Running Head A House in Gross Disorder

Last Updated: 24 Mar 2020
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In the book ‘A House in Gross Disorder’ C.B. Herrup presents a unique vision on the problems of social order and morality, class values and social laws during the 17th century. The book is based on real life events which took place in England in 1630.

The second Earl of Castlehaven was accused in immoral conduct, sexual harassment and sodomy, and executed. Herrup vividly portrays that the trial and verdict were aimed to warn nobility and the society against immoral behavior and sodomy. The book consists of 6 chapters devoted to different aspects and problems of social order and sexual relations during the 17th century.

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In spite of the fact that the book is concentrated on the trial of the Second Earl of Castlehaven, Herrup proposes readers a vivid description of the civil society, its value and traditions.

Through the case of Castlehaven, Herrup shows that the Stuart England ‘suffered’ from sodomy and seductive sexual relations between husbands and wives. In the Stuart period, however, relationships with slaves received far more attention and became the normative image of pederasty. Herrup underlines that some sources criticize expenditure on attractive slaves as extravagant and unbefitting simplicity; this political critique is replaced by a moral critique of the slave's treatment.

Herrup writes: “Rape and sodomy were crimes of both great and little importance in sixteenth- and seventeenth-century England. Scriptural and classical history offered examples of their dire public consequences; sermons and literature rehearsed the dangers for contemporaries “(p. 26). Masters’ involvement with their own slave boys was frequently objectionable to their wives, which may be evidence of considerable personal intimacy and affection in such relationships.

Another important theme of the book is that women were the most unprotected category which experienced violence within the institution of marriage. Among this group of women sexual abuse and physical violence were the main forms of humiliation and oppression. Herrup cites example of domestic violence and abuse, rape and beating. Under the trial of the Second Earl of Castlehaven, it was found that Castlehaven allowed one of his servants to rape his wife.

This fact vividly portrays deep-structured inequalities — between men and women. “The prosecutions of Castlehaven and Broadway for raping the Countess of Castlehaven are a powerful example of how difficult it was for early modern women, however privileged, to have an effective legal voice” (Herrup, 1999, p. 147).   Culturally, women were used to be oppressed. Their culture was called culture of silence because they had no rights to protect their dignity and freedom used to cultural norms followed by generations.

The aim of the trial was to unveil social misconduct and sexual abuse committed by nobility. On the other hand, it was aimed to warn high classes against cross-class sex and social misconduct. To be sure, this fact featured a variety of discrete practices in this regard, each of which enjoyed differing levels of acceptance depending on the time and place.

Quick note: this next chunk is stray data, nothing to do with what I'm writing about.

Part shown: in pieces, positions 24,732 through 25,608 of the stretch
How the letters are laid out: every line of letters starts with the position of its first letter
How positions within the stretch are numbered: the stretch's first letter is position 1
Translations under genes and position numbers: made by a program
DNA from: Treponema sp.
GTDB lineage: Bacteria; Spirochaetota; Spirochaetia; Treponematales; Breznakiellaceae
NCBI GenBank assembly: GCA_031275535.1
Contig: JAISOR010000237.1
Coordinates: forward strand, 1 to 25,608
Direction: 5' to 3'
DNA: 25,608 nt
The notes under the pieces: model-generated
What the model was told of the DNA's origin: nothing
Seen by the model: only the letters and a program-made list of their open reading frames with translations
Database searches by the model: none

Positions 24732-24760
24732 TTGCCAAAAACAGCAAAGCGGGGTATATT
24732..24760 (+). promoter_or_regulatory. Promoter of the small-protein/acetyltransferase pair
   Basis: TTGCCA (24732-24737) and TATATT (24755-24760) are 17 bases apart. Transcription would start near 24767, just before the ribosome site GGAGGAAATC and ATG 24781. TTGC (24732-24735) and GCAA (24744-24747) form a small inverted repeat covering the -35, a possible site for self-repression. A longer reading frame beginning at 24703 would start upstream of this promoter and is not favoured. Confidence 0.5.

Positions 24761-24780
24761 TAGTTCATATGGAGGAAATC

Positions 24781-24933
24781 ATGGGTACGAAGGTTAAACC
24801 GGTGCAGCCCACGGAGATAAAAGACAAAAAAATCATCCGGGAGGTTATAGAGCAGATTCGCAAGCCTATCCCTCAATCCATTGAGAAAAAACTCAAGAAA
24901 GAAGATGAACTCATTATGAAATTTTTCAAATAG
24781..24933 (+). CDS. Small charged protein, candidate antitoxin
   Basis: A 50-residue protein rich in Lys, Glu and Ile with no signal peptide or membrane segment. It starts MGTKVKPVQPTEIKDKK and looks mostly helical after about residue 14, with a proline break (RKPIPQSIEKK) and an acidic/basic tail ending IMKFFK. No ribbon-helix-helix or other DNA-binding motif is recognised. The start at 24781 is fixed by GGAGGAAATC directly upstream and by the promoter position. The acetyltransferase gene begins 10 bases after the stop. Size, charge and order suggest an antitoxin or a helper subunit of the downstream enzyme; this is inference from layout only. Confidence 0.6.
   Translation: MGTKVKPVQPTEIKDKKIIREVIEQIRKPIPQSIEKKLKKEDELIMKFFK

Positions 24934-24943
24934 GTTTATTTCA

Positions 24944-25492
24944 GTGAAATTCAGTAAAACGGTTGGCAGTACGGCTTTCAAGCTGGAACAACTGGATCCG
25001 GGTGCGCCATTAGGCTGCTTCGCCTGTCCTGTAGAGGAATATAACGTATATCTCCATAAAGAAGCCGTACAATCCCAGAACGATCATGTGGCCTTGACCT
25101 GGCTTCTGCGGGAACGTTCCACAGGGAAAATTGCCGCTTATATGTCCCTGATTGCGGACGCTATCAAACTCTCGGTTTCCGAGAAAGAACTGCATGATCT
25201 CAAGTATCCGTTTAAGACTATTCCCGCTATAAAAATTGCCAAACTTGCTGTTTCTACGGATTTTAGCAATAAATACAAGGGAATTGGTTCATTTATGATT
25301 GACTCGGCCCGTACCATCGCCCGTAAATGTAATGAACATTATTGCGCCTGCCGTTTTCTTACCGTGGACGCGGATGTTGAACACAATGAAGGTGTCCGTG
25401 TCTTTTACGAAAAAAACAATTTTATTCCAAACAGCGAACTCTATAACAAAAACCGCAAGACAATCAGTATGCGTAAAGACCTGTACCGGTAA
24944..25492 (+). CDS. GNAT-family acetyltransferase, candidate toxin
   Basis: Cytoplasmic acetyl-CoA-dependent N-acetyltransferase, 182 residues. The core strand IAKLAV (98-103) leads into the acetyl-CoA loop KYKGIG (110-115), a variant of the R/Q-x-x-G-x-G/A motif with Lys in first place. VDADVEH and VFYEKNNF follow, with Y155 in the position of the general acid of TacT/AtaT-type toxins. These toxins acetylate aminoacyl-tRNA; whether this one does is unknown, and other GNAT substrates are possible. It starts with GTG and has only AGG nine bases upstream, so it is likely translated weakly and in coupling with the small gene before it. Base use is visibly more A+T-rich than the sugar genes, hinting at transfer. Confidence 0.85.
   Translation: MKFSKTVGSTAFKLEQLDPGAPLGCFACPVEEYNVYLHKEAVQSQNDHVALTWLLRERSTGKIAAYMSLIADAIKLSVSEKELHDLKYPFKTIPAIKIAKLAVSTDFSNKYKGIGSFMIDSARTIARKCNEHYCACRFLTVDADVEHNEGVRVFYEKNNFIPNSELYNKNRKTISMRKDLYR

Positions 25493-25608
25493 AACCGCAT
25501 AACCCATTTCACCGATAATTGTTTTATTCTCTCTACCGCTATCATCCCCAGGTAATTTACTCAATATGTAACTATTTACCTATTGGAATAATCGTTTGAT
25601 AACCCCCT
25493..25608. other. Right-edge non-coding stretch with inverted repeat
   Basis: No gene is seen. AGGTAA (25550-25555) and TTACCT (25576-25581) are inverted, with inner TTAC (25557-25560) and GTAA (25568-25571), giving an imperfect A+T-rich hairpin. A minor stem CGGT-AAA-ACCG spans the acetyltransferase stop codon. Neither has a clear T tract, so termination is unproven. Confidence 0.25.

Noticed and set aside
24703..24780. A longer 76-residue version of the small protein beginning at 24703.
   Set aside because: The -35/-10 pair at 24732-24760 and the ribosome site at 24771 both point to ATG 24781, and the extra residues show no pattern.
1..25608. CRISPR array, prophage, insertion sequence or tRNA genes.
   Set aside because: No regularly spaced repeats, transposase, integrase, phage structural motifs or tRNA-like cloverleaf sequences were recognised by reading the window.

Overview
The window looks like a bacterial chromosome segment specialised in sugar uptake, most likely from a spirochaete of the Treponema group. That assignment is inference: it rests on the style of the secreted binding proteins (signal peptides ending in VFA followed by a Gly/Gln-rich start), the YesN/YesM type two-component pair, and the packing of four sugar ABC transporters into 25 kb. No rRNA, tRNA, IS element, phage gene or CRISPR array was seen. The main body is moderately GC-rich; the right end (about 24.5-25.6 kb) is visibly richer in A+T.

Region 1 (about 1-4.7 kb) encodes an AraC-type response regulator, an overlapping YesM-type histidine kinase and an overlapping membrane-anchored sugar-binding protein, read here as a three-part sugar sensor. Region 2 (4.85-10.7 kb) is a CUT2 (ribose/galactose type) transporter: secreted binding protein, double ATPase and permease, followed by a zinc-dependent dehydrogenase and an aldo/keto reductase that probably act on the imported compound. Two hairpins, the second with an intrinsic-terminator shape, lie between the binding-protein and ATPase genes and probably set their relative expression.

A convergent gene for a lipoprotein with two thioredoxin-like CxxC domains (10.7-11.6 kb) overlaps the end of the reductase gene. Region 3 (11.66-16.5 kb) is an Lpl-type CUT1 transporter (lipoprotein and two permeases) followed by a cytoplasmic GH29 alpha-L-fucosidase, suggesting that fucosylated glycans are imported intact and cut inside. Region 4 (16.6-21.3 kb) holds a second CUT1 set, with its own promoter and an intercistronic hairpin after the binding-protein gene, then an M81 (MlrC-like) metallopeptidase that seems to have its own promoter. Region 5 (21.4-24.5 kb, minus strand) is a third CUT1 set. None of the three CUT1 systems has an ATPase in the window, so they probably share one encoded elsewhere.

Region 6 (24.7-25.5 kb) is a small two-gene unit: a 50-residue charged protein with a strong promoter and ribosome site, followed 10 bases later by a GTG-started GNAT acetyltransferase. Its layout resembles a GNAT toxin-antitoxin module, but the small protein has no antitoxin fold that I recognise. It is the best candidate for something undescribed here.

The cross-class sex common among men was not the same as relationships between men and adolescent slaves or male prostitutes. “Platonic love” was not the same as a physically consummated relationship.

Age-differential pairings were not the same as age-equal relations, whether between adults or adolescents. “Castlehaven's trial changed the lives of all the principals, accusers as well as accused, dramatically and irrevocably. Closure was elusive and unpredictable in a scandal that breached as many conventions as did this one” (Herrup, 1999, p. 99).

Same-gender love among males was not the same as that among females. Not only was there a widespread perception that individuals were characterized by their sexual preference, but there is considerable evidence that like-minded individuals congregated in social venues conducive to pursuing their mutual interests.

Another important theme of the book is relationships between Catholics and Irish.  A powerful church generated an equally powerful consciously anticlerical opposition. The religious diversity meant that those who opposed the close ties between the established churches and the ruling class could pro­duce sects and denominations better suited to their own interests and to their vision of the world.

Radicals and reformers might oppose the particular privileges of the state churches without becoming alienated from religion itself. Hence secularization has taken the form, not of strong and principled opposition to the churches or to religion in general, but of indifference. Herrup (1999) underlines that: ’this is a case about gender, law, and politics as well as about sex, religion, and culpability.

The broader perspective makes sense out of what are otherwise discordant elements “(p. 146). A religious society was replaced not by a self-consciously secular one but by a society which paid occasional lip-service to Christian­ity and by a culture in which people claimed attachment to religious ideas and beliefs. As Herrup suggests, the commonsense view was that morality was based on religion and was primarily about regulation.  Also, Herrup unveils a weak power of King Charles I and the Court.

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Running Head A House in Gross Disorder. (2016, Jun 29). Retrieved from

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